Can the police use a prostitute’s phone to pose as her and arrest clients?

UPDATED: Jan 2, 2012

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Can the police use a prostitute’s phone to pose as her and arrest clients?

I work as an escort. Recently a friend of mine was arrested for prostitution. Her phone was taken from her during the arrest. The police posed as her and used it to contact all of her clients via text. When they arrived they were arrested also. Is there any sort of law keeping them from doing this? The phone was her property I just can’t see how they would be legally able to perform a sting operation with it. Is there anything she can do?

Asked on January 2, 2012 under Criminal Law, Indiana


FreeAdvice Contributing Attorney / FreeAdvice Contributing Attorney

Answered 11 years ago | Contributor

Law enforcement can use a confiscated cell phone resulting from an arrest of your friend for prostitution to make further contact with her "clients" as part of the investigation process of the crime and to make further arrests.

The cell phone was the "fruit" of the arrest and could be used to make further arrests. The "clients' of your friend have no justifiable expectation that the person who was texting them post your friend's arrest was not law enforcement.

The "clients" simply could have ignored the mesages and not gotten arrested. I suggest that your friend who was arrested for prostitution contact a criminal defense attorney to assist her with the pending charges against her.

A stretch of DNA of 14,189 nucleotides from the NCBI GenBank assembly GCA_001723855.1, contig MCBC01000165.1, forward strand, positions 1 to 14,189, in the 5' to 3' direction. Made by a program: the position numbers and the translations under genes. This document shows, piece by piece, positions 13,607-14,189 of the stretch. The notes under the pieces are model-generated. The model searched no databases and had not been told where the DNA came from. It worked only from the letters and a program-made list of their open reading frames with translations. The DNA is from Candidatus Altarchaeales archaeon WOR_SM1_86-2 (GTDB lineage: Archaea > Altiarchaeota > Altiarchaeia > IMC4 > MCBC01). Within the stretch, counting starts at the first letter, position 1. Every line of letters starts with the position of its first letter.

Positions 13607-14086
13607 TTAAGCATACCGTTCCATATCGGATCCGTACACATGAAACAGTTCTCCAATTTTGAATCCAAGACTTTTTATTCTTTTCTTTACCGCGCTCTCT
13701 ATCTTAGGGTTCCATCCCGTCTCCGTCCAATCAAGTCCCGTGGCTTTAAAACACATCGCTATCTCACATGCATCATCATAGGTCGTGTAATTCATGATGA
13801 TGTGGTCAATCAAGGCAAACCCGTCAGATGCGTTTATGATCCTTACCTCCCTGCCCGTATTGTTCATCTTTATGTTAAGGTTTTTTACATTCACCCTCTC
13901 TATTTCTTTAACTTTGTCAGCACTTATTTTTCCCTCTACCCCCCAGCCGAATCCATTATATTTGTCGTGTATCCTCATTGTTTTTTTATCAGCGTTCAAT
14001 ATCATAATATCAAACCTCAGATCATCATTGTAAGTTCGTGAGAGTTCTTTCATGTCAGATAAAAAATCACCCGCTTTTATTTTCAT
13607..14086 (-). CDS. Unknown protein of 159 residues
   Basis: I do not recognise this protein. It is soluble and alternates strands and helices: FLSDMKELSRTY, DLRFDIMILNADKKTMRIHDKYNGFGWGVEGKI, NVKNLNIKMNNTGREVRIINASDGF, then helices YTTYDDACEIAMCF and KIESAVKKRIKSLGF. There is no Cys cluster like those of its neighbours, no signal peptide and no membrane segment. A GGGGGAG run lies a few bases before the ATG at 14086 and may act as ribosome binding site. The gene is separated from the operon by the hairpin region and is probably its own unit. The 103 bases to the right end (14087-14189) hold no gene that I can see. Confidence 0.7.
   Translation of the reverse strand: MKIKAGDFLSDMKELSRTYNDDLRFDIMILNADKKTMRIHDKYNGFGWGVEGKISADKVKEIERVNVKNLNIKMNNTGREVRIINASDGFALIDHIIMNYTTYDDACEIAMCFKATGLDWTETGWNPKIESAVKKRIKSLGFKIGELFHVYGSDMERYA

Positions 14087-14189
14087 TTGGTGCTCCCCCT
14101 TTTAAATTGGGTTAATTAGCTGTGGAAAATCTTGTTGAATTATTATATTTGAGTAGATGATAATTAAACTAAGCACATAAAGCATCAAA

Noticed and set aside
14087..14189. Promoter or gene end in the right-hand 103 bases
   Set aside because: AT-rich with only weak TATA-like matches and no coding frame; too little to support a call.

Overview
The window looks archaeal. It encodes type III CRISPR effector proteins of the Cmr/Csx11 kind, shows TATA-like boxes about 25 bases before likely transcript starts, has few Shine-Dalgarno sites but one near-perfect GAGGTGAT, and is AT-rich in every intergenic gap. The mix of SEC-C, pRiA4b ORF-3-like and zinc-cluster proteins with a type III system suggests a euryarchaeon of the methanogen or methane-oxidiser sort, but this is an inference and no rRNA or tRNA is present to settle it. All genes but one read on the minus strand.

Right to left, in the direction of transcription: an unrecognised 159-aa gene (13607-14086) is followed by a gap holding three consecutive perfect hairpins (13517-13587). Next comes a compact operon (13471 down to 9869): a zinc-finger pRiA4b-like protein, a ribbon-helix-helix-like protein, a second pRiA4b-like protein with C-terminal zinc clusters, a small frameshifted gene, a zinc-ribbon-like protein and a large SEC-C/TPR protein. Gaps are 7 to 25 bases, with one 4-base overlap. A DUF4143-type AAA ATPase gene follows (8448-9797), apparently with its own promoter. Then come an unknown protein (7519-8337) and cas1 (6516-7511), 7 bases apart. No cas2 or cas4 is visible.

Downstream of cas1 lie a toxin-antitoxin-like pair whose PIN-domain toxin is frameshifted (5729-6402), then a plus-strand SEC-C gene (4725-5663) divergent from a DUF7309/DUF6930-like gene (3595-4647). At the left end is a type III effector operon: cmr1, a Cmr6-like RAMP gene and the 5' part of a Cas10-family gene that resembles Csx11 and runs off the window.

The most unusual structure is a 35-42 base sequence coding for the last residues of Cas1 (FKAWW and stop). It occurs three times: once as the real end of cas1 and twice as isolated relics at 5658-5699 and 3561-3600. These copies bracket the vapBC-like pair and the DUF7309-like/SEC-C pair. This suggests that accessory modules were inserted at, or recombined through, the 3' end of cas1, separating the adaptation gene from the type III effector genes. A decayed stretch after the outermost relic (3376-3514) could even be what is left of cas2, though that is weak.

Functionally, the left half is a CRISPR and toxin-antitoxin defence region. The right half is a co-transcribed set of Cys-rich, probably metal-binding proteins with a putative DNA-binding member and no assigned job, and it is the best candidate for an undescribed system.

IMPORTANT NOTICE: The Answer(s) provided above are for general information only. The attorney providing the answer was not serving as the attorney for the person submitting the question or in any attorney-client relationship with such person. Laws may vary from state to state, and sometimes change. Tiny variations in the facts, or a fact not set forth in a question, often can change a legal outcome or an attorney's conclusion. Although has verified the attorney was admitted to practice law in at least one jurisdiction, he or she may not be authorized to practice law in the jurisdiction referred to in the question, nor is he or she necessarily experienced in the area of the law involved. Unlike the information in the Answer(s) above, upon which you should NOT rely, for personal advice you can rely upon we suggest you retain an attorney to represent you.

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